opposed to administering the drugs in the order that they would
otherwise have been administered in?”

Witness: “You would want to use a flush to separate the chemicals..”

Judge Morris: “Right.. And they did, they used saline. But then they
went directly to the third chemical.”

Witness: “Yes.”

Judge Morris: “And is... was there any discussion or reason for
that... given?”

Witness: “That was a consensus.”

Judge Morris: “And that would be the lethal drug?”

Witness: “Yes.”

In the Department of Correction’s investigation into the execution,
three members of the execution team report that Angel Diaz asked:
“What’s happening?” twice during the procedure. Those witnessing the
execution from a separate observation room, say they saw Diaz wince
in pain and gasp for air during the injection. Yet, members of the
execution team said they did not see such things.

Dr. Bonita Sorensen was part of the DOC investigation. Sorensen said
that the protocol calls for an immediate debriefing after the
execution, but in this case it did not in fact take place until the
next morning.

Dr. Sorensen: “Generally we felt that the team members.. the
execution team members were surprisingly consistent in their testimony.”

COMMENTATOR: Just after the execution, the DOC chalked up the length
of time it took for Angel Diaz to die after the injections, and the
problems with the injections, on Diaz’s “poor liver function”. It
wasn’t until after the autopsy that it was found that the IVs had
pierced through the veins and the chemicals were released into the
soft tissue of his arm, slowing down the absorption rate and causing
burning. The director of Floridians for Alternatives to the Death
Penalty, Mark Elliot says, although limited, the Commission’s work is

Mark Elliot: “ They bring out this information which has never been
heard before; this voice has never been heard before, even in
disguise. This information is new information about what’s taking
place. They’re not going to get every answer that they would like.
They may get some answers they don’t like, but at least this
information is getting out in the public forum, so the public can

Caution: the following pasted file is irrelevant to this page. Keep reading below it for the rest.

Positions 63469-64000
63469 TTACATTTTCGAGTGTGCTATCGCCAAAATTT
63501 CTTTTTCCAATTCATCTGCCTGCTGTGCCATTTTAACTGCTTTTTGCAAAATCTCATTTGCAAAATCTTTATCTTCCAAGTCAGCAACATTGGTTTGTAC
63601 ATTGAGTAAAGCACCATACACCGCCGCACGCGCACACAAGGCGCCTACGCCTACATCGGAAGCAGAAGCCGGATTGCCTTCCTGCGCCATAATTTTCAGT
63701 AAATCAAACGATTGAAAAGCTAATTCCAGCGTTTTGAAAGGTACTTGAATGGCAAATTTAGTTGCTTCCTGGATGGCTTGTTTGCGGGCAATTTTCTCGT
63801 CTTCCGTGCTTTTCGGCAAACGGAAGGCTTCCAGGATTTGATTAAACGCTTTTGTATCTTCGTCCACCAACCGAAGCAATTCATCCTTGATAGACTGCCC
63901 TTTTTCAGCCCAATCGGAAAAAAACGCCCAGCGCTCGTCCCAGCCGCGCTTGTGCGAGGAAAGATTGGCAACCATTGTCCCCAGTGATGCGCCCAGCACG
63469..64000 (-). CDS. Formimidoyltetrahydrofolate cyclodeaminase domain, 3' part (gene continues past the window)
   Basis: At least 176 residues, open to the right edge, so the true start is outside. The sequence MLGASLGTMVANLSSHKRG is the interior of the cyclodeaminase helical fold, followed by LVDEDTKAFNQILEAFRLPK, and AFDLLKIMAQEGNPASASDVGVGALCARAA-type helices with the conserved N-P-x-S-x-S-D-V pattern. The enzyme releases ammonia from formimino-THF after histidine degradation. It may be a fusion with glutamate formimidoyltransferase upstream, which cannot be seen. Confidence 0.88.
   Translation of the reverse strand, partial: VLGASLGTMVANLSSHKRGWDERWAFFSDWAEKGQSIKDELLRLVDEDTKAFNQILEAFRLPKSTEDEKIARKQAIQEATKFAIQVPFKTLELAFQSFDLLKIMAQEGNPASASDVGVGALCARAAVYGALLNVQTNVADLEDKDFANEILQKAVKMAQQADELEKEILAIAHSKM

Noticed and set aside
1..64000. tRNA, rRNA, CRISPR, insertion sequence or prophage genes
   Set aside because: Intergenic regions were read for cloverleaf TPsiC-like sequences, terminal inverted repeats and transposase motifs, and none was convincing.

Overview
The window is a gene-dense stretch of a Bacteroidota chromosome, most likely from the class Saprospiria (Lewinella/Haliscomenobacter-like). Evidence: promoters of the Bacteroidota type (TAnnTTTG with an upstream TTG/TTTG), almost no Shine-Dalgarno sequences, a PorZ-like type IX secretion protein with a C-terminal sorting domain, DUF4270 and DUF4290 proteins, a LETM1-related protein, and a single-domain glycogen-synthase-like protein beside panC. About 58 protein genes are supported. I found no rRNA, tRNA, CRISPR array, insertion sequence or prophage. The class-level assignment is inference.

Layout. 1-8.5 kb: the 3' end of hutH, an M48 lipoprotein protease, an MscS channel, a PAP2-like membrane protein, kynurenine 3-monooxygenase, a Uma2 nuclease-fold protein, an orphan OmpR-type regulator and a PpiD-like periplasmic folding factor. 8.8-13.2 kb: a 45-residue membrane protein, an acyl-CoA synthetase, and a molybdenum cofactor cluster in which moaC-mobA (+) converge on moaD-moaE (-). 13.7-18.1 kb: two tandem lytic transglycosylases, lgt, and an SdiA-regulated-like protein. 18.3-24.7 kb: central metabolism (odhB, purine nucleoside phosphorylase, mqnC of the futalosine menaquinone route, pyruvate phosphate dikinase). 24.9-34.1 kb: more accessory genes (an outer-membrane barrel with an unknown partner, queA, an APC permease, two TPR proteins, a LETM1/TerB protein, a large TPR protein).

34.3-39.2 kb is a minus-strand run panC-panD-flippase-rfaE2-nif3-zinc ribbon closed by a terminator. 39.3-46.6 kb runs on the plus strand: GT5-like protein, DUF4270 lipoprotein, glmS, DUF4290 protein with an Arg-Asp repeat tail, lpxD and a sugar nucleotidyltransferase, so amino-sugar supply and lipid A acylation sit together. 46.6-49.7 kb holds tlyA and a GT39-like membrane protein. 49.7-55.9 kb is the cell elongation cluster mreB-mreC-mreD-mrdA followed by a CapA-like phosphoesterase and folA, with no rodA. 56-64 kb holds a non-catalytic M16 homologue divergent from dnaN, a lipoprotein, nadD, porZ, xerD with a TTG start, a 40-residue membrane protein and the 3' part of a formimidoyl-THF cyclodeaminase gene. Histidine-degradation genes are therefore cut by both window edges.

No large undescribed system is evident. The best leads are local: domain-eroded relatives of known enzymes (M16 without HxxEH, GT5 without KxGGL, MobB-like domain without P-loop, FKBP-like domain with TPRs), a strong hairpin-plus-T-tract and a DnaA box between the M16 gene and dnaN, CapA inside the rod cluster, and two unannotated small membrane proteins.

make informed decisions about what we want, what we think about
ourselves. This is not about the people on death row and what they’ve
done. This is about us and what we do.”

COMMENTATOR: The Commission will meet again for a workshop in Tampa
on Saturday.


Jeffery Wright said...

Life in prison with its daily exposure to rape, brutality and confinement is not only truly cruel, but it is also very unusual punishment. The gentle, sterile injection of lethal drugs is the merciful, easy way out. Pain, if any, would be very minimal if at all. And nothing compared to the pain of daily prison existence.

Grouch said...

This whole testimony is ludicrous as well as cointemptuous of the people. It woulod be be good comedy if not so tragic.
(1) Of course in a world where up is down, left is right, and black is white,this is not a medical procedure; a doctor's saying so does not define the real reality. Stcking veins, especially if a cutdown is used--not necessarily in this case-- certainly is not an accounting pr5ocedure. Hitting a vein properly is a skill that plumbers or TV repair men have; dertermining the state of consciousness in the extreme may not be a medical "procedure" but a medical determination. The needles or catheters used have onely one raison d'être-- thaty that is not to play football.
2) Each method in modern times of killing one another by state murder, has been hailed as humane, the electric chair, the fallbiel, the gas chamber, modern hanging, the garrotte,and the firing squad have all worked "well" at one time or another; all have also been horrible botched. Lethal injection, as used in Florida, does not work as it should, and the circus performance trying to hide the doctor's identity is Disneyland delux. Either change the protocol, or revert to the electric chair; after all only 2 heads in recent memory caught fire in Florida; iother states do not count. Florida pretends that the 36 other states don't exist.

Jack Kevorkian MD knew what he was doing when he killed his paients. Hewas successful because he treatedwhat he was doing as a medical procedure, niot a circus act. He would be a proper consultant.

Once a doctor, always a doctor; even Karl Brandt and Alex deCrinis were always doctors as well as the two most proliferic doctor killers of all time.

Lethal Injection was poorly conceived, badly executed, and disingenuously sold to the people. Disguard it!

G M Larkin MD